McComish v. Bennett Supreme Court decision

As expected the Supreme Court made its 5-4 decision against trigger funds in the McComish case.  We disagree with the decision, however, the case was thankfully very narrow and clear that public financing is constitutional.

Here is a clip from Justice Kagan's minority dissent. 

Imagine two States, each plagued by a corrupt political system. In both States, candidates for public office accept large campaign contributions in exchange for the promise that, after assuming office, they will rank the donors’ interests ahead of all others. As a result of these bargains, politicians ignore the public interest, sound public policy languishes, and the citizens lose confidence in their government.

Recognizing the cancerous effect of this corruption, voters of the first State, acting through referendum, enact several campaign finance measures previously approved by this Court. They cap campaign contributions; require disclosure of substantial donations; and create an optional public financing program that gives candidates a fixed public subsidy if they refrain from private fundraising. But these measures do not work. Individuals who “bundle” campaign contributions become indispensable to candidates in need of money. Simple disclosure fails to prevent shady dealing. And candidates choose not to participate in the public financing system because the sums provided do not make them competitive with their privately financed opponents. So the State remains afflicted with corruption.

Voters of the second State, having witnessed this failure, take an ever-so-slightly different tack to cleaning up their political system. They too enact contribution limits and disclosure requirements. But they believe that the greatest hope of eliminating corruption lies in creating an effective public financing program, which will break candidates’ dependence on large donors and bundlers. These voters realize, based on the first State’s experience, that such a program will not work unless candidates agree to participate in it. And candidates will participate only if they know that they will receive sufficient funding to run competitive races. So the voters enact a program that carefully adjusts the money given to would-be officeholders, through the use of a matching funds mechanism, in order to provide this assurance. The program does not discriminate against any candidate or point of view, and it does not restrict any person’s ability to speak. In fact, by providing resources to many candidates, the program creates more speech and thereby broadens public debate. And just as the voters had hoped, the program accomplishes its mission of restoring integrity to the political system. The second State rids itself of corruption.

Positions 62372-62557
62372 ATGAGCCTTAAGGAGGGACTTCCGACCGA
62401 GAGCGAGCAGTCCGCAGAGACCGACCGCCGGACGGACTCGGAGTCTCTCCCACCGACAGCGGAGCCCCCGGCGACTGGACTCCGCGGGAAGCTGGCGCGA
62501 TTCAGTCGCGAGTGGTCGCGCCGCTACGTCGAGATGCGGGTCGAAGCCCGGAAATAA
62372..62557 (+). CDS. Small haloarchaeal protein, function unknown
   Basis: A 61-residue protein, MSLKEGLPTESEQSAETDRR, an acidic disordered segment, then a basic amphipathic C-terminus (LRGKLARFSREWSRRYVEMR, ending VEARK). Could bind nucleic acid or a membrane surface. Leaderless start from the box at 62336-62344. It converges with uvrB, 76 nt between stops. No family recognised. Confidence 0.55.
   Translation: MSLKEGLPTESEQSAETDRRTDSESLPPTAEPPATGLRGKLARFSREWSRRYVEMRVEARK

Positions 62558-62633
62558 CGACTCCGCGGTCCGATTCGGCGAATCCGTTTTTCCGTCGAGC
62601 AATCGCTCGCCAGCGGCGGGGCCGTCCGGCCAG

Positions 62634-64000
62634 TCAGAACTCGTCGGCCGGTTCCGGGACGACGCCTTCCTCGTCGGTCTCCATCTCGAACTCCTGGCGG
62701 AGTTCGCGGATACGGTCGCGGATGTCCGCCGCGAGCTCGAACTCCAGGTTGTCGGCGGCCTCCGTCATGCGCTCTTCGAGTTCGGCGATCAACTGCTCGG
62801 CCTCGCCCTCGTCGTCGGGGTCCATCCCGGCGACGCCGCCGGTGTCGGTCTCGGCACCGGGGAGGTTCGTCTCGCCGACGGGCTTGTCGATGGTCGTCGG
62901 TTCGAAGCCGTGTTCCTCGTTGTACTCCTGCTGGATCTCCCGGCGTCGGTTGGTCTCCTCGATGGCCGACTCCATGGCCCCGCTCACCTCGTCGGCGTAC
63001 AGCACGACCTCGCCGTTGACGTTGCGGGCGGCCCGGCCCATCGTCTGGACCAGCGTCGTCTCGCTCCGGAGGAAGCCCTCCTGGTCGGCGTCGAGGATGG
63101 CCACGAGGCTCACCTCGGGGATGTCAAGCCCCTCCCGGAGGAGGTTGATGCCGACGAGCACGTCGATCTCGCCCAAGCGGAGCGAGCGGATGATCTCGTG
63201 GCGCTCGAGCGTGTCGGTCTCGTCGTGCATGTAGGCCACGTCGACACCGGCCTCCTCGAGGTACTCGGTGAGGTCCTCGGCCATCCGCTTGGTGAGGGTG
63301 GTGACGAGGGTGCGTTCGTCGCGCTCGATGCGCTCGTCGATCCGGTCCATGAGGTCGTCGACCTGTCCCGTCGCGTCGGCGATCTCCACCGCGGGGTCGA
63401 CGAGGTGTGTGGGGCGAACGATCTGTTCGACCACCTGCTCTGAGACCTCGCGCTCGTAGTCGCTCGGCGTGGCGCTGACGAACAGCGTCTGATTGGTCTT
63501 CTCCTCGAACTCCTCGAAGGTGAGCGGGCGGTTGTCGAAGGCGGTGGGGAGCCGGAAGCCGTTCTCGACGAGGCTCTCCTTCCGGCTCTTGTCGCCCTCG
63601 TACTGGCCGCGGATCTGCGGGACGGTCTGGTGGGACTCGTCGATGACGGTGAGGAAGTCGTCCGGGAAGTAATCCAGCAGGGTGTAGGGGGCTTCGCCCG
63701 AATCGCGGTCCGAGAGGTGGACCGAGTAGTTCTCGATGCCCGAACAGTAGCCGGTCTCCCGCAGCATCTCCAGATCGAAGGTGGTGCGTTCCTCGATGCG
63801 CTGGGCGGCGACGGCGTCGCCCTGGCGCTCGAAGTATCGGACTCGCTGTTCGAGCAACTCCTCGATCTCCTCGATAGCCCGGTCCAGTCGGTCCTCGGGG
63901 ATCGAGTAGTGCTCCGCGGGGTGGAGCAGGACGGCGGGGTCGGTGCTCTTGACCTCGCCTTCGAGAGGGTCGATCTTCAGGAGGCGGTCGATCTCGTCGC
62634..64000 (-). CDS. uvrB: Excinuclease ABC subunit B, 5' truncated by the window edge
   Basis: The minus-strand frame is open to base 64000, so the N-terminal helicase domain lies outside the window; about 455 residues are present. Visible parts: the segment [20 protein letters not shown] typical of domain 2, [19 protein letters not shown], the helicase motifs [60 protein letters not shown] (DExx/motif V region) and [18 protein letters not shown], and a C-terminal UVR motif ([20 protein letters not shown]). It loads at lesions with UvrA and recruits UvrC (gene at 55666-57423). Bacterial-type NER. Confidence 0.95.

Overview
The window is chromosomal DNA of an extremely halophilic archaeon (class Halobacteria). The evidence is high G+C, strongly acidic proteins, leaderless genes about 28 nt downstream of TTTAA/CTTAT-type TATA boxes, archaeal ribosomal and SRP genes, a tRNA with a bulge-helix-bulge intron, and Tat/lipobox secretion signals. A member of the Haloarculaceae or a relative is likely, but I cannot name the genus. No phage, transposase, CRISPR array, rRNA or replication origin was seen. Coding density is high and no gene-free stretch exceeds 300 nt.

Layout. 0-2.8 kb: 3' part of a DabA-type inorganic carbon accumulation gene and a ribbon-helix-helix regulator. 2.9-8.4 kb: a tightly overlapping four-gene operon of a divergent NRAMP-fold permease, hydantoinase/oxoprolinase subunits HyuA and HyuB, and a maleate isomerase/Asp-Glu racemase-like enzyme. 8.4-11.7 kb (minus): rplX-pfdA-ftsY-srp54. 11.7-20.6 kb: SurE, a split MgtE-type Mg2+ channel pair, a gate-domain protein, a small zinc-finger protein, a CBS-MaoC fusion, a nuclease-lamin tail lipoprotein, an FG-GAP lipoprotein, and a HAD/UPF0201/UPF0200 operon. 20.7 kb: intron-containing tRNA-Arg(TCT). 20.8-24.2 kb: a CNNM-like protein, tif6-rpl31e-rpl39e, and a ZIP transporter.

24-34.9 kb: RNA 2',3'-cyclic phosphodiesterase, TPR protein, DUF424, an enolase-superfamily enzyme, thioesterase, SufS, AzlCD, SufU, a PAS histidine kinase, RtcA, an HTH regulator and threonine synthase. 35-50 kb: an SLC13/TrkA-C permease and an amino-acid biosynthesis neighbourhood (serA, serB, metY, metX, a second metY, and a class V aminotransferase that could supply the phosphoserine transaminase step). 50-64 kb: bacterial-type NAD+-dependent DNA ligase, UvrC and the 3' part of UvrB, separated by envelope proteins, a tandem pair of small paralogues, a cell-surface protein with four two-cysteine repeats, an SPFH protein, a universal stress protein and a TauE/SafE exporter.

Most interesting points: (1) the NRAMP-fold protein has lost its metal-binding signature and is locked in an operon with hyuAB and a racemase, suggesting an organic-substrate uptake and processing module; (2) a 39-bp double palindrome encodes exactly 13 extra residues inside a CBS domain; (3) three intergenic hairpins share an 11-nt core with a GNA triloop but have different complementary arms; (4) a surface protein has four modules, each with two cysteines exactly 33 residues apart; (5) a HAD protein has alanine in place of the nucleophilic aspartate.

A person familiar with our country's core values -- our devotion to democratic self-governance, as well as to “uninhibited, robust, and wide-open” debate, New York Times Co. v. Sullivan, 376 U. S. 254, 270 (1964) -- might expect this Court to celebrate, or at least not to interfere with, the second State’s success. But today, the majority holds that the second State’s system -- the system that produces honest government, working on behalf of all the people -- clashes with our Constitution. The First Amendment, the majority insists, requires us all to rely on the measures employed in the first State, even when they have failed to break the stranglehold of special interests on elected officials.

I disagree. The First Amendment’s core purpose is to foster a healthy, vibrant political system full of robust discussion and debate. Nothing in Arizona’s anticorruption statute, the Arizona Citizens Clean Elections Act, violates this constitutional protection. To the contrary, the Act promotes the values underlying both the First Amendment and our entire Constitution by enhancing the “opportunity for free political discussion to the end that government may be responsive to the will of the people.” I therefore respectfully dissent.